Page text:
Links between the human dimension and long term tectonics
Phaedra Upton, GNS Science Lower Hutt , New Zealand. email@example.com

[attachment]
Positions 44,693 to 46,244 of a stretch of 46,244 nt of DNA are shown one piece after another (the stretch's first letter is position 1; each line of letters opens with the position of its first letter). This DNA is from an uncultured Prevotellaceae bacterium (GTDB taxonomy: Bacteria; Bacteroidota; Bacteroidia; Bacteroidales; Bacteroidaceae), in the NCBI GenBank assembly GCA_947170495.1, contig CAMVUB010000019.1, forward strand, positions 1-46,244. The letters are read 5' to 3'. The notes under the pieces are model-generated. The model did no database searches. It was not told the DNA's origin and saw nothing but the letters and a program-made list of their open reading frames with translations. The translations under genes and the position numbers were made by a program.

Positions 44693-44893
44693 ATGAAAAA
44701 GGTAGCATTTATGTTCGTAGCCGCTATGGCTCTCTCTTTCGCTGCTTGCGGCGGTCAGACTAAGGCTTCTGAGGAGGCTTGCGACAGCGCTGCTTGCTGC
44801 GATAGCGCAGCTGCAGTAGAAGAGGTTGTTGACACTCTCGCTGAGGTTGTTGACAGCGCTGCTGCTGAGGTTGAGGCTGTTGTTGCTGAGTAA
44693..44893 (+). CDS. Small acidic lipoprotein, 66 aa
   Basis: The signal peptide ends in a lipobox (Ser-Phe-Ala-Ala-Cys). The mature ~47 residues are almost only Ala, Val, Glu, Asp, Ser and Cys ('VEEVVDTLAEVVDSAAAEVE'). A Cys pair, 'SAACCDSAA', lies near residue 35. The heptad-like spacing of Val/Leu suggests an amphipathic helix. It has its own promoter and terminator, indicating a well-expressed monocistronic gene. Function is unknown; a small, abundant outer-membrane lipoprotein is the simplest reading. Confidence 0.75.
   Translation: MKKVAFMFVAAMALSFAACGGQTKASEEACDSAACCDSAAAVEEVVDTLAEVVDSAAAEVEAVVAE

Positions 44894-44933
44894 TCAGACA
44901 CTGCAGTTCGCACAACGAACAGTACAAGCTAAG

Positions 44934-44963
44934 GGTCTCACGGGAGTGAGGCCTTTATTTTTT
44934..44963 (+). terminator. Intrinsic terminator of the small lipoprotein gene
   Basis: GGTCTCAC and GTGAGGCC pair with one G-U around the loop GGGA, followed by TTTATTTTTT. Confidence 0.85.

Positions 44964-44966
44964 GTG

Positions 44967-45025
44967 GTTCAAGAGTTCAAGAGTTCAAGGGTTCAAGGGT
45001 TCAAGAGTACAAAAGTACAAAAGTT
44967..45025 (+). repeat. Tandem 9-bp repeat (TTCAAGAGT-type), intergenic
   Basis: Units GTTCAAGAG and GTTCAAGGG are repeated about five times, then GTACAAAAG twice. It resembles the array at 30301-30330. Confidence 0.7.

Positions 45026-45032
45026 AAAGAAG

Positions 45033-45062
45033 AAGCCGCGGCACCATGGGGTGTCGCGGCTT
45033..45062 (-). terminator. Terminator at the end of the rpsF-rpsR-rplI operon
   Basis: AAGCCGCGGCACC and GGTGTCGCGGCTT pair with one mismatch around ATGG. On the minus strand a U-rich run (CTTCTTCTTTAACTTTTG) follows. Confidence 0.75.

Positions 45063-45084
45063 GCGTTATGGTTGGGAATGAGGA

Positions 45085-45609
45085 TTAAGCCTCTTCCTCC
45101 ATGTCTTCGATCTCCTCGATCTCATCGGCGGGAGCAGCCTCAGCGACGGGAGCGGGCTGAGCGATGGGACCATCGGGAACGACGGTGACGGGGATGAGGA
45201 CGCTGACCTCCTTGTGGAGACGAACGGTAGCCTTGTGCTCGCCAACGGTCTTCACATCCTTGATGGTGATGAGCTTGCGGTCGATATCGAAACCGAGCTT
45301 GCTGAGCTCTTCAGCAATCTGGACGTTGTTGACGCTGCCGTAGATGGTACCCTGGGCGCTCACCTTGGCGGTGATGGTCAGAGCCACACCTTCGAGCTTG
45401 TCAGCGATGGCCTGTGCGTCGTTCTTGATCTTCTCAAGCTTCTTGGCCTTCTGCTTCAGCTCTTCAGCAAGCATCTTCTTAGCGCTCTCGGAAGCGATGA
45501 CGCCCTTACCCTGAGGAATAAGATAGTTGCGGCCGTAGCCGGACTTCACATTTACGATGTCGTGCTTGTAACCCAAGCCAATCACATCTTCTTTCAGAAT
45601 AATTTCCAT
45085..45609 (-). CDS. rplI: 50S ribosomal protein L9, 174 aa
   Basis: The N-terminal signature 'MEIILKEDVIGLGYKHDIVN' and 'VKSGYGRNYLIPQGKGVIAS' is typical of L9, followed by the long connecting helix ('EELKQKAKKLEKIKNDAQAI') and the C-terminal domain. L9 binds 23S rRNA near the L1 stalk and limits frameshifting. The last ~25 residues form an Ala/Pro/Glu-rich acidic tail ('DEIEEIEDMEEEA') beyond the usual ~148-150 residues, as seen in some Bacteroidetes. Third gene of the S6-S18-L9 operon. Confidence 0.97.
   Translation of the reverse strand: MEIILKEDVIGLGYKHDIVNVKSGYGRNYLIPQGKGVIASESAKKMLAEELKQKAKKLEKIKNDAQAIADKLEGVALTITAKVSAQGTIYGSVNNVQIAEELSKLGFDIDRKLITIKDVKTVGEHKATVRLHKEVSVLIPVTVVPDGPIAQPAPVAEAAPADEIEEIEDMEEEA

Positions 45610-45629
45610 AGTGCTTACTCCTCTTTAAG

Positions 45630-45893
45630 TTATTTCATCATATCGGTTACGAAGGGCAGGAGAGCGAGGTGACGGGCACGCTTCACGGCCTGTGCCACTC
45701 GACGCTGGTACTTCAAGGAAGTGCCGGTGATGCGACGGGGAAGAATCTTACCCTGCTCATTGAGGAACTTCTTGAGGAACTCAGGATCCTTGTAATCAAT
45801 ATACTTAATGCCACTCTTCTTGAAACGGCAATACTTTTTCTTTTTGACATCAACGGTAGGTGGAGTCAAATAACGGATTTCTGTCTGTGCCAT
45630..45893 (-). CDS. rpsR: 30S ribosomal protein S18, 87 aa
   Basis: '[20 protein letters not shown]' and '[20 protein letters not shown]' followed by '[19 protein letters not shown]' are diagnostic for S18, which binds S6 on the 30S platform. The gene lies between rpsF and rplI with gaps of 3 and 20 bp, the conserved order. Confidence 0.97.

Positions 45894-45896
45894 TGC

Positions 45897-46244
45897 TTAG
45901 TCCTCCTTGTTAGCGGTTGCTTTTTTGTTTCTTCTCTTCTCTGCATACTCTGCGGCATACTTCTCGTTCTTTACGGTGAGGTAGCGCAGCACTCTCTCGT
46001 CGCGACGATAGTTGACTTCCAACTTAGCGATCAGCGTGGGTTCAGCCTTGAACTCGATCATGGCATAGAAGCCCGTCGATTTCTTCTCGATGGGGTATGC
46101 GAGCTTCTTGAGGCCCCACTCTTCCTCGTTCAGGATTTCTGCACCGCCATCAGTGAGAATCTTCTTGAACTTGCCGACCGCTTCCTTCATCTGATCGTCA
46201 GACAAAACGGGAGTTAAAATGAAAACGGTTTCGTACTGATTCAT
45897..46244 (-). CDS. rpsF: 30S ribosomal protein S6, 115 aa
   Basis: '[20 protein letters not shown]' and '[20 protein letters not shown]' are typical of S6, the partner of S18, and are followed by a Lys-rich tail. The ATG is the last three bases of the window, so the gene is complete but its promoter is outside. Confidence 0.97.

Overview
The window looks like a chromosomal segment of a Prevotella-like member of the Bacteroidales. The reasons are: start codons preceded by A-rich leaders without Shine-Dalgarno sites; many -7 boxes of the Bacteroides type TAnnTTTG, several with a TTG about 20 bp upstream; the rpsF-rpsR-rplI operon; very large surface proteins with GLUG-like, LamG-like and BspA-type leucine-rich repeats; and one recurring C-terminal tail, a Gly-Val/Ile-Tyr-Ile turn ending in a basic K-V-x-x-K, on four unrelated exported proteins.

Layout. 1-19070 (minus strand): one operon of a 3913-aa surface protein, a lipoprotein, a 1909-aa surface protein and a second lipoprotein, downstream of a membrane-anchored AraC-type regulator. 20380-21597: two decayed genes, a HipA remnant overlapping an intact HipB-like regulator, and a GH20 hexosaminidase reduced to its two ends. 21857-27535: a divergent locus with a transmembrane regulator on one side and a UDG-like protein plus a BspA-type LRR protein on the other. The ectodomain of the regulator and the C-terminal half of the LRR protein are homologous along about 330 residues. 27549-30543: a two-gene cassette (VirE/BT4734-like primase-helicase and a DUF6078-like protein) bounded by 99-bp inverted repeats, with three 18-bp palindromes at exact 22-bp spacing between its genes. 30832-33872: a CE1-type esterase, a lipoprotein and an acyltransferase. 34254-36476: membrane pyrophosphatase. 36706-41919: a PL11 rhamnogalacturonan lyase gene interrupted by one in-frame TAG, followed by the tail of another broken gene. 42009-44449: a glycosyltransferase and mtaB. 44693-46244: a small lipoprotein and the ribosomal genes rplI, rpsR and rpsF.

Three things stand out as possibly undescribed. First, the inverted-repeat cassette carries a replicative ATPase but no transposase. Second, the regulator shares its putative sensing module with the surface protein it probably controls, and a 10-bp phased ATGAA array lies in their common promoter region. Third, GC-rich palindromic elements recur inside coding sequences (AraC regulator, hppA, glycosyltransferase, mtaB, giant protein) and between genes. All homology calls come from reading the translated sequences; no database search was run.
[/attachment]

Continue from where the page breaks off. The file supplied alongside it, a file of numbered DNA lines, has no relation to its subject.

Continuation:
Long-term tectonics shape the landscape we live on. Collision over 10s of millions of years has produced the Himalayan mountain chain, the Tibetan Plateau and the atmospheric disturbance that produces the Asian monsoon. But it is the dynamic, short-term manifestations of tectonics and plate boundaries and their aftermath that most dramatically impact people’s lives. The shaking of a large main shock, while overwhelming, is over within minutes but the consequences of the shaking on the landscape can last for years to decades. In particular, in mountainous environments, a sedimentary hazard cascade (SHC) can dominate a region in the decades following a large earthquake. The 1999 Chi-Chi earthquake in Taiwan, the 2008 Wenchuan earthquake in China and most recently the 2016 Kaikioura earthquake in New Zealand provide the opportunity to quantify and model some of these impacts. In particular, improved knowledge of spatial and temporal variations in rock erodibility help us to understand the physical connections between tectonic structure and the Earth surface, both in the short and in the long term. Quantifying rock damage (erodibility) as a result of tectonic processes is an important step in exploring the link between the processes that occur on the timescales of the human dimension and long term tectonics.